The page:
The wholesale electricity market is going to pulverize a new historical maximum this Wednesday, standing at 360.02 euros per megawatt hour (MWh), dragged down by the stratospheric rise in natural gas, in a context of growing concern about the supplies of this raw material from Russia to the EU.
The lack of electrical control worsens: the markets are betting that the prices of 2022 double those of 2021
It is the first time that the so-called pool has exceeded the barrier of 360 euros / MWh and seven consecutive days have already been above the level of 300 euros, which the so-called pool exceeded for the first time last Thursday. However, the prices registered by the Spanish market are lower than those registered by other large European markets: almost 453 euros in France or 416 euros in Germany.
This Wednesday, the most expensive hours will be 19 and 20 in the afternoon, with a new historical hourly maximum of 380 euros / MWh, and the cheapest, 24 hours, with 331.4 euros / MWh.
The prices of the 'pool' have a direct impact on the regulated tariff (the so-called PVPC), to which almost 11 million consumers in the country are welcomed, and serves as a reference for the other 17 million that have contracted their supply in the free market .
With gas warehouses in Europe already below 60% (in Spain they are at 68%), the European energy crisis worsens, in a context of growing tension between Russia and the West. And already in winter, the fall in gas shipments from Russia, the main supplier of the EU, has caused the price of this raw material to skyrocket this Tuesday by more than 10%. The European reference TTF is already above 160 euros / MWh, compared to 17 euros a year ago and 65 euros at the beginning of November.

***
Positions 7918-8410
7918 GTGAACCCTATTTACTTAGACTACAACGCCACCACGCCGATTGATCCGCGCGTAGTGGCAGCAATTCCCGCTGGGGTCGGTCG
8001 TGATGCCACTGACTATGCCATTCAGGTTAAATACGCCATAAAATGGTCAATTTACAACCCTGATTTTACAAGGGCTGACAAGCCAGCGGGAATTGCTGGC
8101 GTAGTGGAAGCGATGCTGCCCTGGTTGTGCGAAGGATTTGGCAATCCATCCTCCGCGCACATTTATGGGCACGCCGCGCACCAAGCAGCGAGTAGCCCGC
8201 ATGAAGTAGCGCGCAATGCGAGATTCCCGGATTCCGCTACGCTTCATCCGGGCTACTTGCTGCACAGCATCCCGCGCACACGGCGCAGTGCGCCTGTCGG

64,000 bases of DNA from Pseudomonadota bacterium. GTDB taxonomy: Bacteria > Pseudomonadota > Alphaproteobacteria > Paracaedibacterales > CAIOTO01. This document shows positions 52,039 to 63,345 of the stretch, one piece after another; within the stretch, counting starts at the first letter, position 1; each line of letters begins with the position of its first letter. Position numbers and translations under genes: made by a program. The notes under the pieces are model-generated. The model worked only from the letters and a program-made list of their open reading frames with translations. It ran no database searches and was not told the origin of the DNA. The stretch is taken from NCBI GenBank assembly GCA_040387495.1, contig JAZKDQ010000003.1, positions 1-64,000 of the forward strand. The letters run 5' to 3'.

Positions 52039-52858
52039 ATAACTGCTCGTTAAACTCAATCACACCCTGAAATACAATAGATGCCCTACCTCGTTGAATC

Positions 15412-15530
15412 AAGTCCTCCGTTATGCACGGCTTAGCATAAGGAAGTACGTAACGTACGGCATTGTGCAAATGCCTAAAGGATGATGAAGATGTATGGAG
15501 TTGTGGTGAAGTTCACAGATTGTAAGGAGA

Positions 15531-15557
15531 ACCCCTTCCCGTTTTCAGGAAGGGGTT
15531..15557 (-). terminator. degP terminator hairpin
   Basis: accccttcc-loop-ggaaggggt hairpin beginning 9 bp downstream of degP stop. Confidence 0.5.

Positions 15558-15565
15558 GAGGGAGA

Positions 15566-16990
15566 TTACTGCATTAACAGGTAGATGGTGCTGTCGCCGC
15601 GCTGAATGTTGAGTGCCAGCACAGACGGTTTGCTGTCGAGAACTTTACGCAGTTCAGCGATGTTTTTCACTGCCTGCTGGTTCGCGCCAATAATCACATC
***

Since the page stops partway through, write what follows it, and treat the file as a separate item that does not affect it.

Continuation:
Added to the situation in the gas market are the problems of several nuclear reactors in France, which are added to the rise in CO2 emission rights. These also affect the cost of producing with gas and are close to 80 euros per ton.
After a few weeks of relative truce in the electricity wholesale market, the new escalation that began last week led the Government to confirm the extension of the tax reductions of the bill that expired at the end of the month and will be extended until April. The Executive maintains that the word that the household bill ends in 2021 at levels similar to those of 2018 will be fulfilled, discounting inflation. However, the Government admits that it is an "average" and there will be households that will pay more: those benefiting from the PVPC, which has traditionally been the most competitive.